While autumn provides excellent conditions for planting perennials, shrubs, and trees, this season also provides the only window in which dormant flowering bulbs can be planted. Ironically, all the appreciation we have for them in the spring seems to dissipate along with the heat of summer. By autumn their memory has been buried under all the events of an always challenging growing season (this year has been the drought!); and it is often not until we have reached our wits’ end with the full brutality of winter that the hunger for spring compels us to rue not having planted new bulbs to herald the reawakening of the earth.
Bulbs are among the most versatile, rewarding, and undemanding plants around. Most species are quite easily grown in a wide range of garden soils, but there exist some that thrive in exceedingly dry or wet environments as well. In short, there is hardly any growing condition that is unwelcoming to some type of bulb.
Often, bulbs are the missing quotient that prevents a lovely garden from becoming a spectacular garden. They provide interest and excitement to perennial gardens and shrub borders long before those types of plants have much to show us. Moreover, they can be tucked in between clumps of perennials so that the potential of the space is maximized; when those larger perennials fill in, they will conceal the bulbs’ foliage. Larger drifts of spring bulbs can transition into sites for annual plantings as well. In these ways, bulbs are an essential part of any elegant successional planting scheme.
Some bulbs, such as squills (Scilla and Hyacinthoides spp) will colonize barren woodland floors where even the sturdiest groundcovers fear to tread, creating in time amazing drifts of color that stir the winter-hardened soul.
Likewise, many minor bulbs such as crocus can be naturalized in lawns to create a similar effect; anyone who has traversed the crest of Baldwin Hill in April can attest to the beauty of this application. In essence, bulbs are garden plants that do not even require a garden!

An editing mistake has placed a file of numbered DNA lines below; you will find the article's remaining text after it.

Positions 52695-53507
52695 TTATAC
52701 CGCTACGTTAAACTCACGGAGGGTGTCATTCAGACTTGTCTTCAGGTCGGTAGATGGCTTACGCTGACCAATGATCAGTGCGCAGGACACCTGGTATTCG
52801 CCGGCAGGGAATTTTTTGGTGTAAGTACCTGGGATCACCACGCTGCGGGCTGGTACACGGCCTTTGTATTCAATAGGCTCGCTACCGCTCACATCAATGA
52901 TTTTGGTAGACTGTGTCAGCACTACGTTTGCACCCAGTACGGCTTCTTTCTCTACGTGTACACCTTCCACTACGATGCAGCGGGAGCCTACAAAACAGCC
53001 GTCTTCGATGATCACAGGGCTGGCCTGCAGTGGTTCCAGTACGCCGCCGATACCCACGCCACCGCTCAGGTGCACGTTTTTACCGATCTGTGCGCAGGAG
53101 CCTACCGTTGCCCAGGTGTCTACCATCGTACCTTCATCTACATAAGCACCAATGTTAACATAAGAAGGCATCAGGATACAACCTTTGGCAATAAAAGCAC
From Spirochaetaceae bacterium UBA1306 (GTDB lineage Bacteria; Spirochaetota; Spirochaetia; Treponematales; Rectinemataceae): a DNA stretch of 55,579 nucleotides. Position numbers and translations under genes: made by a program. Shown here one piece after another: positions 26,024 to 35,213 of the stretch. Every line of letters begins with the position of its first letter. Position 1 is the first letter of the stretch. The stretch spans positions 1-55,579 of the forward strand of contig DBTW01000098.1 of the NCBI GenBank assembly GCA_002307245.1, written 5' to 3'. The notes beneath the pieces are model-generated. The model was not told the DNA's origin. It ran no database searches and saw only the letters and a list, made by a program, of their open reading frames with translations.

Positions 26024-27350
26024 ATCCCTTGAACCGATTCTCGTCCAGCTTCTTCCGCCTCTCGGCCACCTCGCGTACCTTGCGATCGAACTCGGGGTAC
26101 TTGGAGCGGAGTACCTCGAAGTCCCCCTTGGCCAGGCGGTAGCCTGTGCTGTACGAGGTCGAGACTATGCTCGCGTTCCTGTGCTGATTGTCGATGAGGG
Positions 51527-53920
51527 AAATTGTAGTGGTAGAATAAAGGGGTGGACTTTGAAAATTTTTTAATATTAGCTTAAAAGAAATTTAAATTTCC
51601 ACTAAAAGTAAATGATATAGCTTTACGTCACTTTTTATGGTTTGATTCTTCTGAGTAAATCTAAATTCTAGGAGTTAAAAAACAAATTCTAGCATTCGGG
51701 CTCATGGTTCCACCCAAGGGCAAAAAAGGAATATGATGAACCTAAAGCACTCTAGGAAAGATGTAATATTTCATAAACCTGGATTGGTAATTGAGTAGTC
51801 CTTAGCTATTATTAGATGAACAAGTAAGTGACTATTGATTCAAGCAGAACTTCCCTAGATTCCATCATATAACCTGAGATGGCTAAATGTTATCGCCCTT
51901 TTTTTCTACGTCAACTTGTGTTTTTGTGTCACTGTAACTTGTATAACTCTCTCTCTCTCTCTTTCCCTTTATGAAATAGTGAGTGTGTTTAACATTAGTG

There are even bulbs that are unattractive to deer and rodents. Daffodils and snowdrops are avoided because they are toxic to browsers, whereas the bulbs of alliums and fritillaries are so rank in odor that they are only rarely tasted by animal pests.
Hardy bulbs run the gamut from subtle (e.g., grape hyacinth, Muscari spp.) to the spectacular (e.g., desert candles, Eremurus spp.), with shades of variation in between to appeal to every taste. There is little so sensually iconic of summer’s luscious, almost overwhelming bounty as the fragrant presence of Oriental lilies, perfuming the day and night with a scent that is rightfully described as intoxicating.
Most of the larger bulbs, such as lilies and daffodils, can be planted well into November, almost up until the time that frost settles into the soil.
(Some of the more adventurous among us have even been known to cut out patches of frozen topsoil in order to install late additions as our last bold act of the gardening season.) Smaller bulbs such as crocus, species tulips, and squills ought to be planted by late October.
More so than in any other type of planting, when it comes to bulbs, time is of the essence!
By Terrence Trapp, Director of Horticulture
September 27, 2012